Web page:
Developmental social policies for the poor in South Africa: Exploring options to enhance impacts?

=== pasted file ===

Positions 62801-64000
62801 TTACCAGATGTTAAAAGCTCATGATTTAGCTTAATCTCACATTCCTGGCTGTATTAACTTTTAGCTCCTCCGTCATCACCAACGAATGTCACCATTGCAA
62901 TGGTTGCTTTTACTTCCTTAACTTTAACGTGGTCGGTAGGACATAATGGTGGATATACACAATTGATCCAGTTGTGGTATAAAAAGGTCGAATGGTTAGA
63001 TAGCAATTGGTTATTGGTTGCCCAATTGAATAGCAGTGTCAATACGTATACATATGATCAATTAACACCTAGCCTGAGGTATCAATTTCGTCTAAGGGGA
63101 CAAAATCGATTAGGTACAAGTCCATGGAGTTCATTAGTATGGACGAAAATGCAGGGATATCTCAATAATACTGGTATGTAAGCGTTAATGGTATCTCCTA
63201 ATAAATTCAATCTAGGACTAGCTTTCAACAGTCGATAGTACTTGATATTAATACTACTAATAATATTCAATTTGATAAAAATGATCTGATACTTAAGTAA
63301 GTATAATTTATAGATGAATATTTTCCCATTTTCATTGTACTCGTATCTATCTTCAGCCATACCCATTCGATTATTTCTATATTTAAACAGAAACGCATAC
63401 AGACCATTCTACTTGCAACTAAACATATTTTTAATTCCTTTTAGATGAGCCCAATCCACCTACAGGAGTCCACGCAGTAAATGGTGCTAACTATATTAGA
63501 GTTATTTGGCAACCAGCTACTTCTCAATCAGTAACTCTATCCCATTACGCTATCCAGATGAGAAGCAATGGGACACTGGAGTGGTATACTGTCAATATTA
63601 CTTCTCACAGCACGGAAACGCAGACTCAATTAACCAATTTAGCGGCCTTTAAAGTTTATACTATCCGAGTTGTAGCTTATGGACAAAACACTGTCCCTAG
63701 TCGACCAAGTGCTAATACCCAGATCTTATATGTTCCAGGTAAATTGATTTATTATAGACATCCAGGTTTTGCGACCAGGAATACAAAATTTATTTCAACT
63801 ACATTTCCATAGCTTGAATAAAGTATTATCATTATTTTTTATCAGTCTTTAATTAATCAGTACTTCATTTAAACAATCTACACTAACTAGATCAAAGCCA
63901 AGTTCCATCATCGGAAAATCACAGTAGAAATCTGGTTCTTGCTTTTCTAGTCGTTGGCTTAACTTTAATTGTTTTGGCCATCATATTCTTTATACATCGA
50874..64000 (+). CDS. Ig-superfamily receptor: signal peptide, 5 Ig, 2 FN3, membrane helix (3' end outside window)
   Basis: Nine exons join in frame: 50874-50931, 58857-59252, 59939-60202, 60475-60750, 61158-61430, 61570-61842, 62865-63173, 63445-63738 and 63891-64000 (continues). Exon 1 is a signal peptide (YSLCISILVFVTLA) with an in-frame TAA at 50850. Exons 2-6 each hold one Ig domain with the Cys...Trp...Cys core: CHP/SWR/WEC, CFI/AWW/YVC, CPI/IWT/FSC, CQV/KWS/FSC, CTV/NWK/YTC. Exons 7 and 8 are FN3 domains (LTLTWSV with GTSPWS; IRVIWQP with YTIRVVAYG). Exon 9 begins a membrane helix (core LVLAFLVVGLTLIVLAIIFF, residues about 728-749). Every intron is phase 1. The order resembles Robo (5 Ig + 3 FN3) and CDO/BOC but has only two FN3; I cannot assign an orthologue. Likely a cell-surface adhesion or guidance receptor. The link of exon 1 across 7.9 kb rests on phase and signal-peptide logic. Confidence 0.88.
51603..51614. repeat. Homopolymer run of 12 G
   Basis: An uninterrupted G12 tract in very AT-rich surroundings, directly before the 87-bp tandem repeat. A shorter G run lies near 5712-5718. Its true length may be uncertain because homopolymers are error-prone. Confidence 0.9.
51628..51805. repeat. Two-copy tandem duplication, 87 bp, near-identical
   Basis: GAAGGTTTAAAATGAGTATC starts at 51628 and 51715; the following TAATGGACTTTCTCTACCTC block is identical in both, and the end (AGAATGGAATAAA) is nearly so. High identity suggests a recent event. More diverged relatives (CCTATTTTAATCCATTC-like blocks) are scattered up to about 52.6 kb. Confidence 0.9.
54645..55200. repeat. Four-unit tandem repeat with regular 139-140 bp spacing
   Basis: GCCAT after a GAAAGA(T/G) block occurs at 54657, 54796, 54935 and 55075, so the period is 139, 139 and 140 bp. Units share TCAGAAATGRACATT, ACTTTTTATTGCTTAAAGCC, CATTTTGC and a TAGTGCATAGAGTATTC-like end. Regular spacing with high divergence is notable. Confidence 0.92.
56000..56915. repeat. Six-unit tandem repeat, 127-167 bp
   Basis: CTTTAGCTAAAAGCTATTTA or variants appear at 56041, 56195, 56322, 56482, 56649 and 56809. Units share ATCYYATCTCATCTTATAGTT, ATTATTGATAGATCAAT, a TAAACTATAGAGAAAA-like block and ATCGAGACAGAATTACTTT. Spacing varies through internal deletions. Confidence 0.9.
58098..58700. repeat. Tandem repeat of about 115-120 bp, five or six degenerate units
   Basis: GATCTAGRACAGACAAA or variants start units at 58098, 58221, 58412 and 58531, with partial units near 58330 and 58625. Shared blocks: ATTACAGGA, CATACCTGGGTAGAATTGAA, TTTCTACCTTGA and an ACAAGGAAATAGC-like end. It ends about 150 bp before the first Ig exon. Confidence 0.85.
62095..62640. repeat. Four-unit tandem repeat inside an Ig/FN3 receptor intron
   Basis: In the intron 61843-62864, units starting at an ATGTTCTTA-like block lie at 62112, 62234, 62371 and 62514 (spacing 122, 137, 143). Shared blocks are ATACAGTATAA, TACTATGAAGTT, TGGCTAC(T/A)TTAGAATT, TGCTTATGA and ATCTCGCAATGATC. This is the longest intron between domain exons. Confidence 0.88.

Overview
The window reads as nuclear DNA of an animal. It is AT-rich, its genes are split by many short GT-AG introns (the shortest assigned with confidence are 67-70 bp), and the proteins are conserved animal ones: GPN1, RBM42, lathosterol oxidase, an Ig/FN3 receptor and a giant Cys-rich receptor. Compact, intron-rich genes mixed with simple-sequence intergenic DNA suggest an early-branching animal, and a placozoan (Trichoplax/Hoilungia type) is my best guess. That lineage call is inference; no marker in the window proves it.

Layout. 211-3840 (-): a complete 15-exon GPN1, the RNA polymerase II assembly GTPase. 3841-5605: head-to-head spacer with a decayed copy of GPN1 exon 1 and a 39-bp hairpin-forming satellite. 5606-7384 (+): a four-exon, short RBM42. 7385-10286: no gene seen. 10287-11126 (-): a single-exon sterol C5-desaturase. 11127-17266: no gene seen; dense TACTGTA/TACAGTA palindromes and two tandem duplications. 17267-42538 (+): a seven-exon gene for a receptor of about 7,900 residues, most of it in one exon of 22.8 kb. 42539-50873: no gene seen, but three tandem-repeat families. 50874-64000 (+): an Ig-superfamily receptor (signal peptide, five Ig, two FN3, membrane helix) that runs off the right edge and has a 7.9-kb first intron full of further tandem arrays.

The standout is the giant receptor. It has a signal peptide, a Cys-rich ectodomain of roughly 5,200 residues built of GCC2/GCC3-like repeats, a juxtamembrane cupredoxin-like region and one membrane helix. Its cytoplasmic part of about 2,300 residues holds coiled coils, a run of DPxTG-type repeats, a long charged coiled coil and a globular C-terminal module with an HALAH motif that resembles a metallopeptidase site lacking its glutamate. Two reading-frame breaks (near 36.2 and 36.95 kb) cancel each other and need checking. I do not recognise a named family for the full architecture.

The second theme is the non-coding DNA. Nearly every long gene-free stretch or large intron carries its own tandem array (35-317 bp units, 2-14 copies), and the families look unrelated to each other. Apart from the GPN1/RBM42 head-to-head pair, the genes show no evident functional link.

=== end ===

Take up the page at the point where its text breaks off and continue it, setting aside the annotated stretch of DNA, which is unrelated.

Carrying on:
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Options to enhance the developmental impact of South Africa’s comprehensive suite of social protection policies have attracted considerable research and policy interest. The country’s society safety nets appear to be well-target at its intended beneficiaries (poor and vulnerable households) as manifested in reduced levels of income poverty among social grant recipients. To date a plethora of mixed results exist on its immediate and short-term impacts on fiscal spending trade-offs and disincentive effects to participate in labour markets. However, in the context of structural poverty the need exists to better understand the potential longer-range developmental spin-offs of targeted social spending. This paper contributes to this expanding body of research with a specific focus on how social grant payment options might be used to enhance the developmental impact of social grants. It constructs a conceptual framework which connects the developmental potential of cash, in-kind and voucher payment options with development interventions targeting smallholder farm production, employment and child development. It brings together evidence on relevant global and local case studies, using a typology derived from the conceptual framework.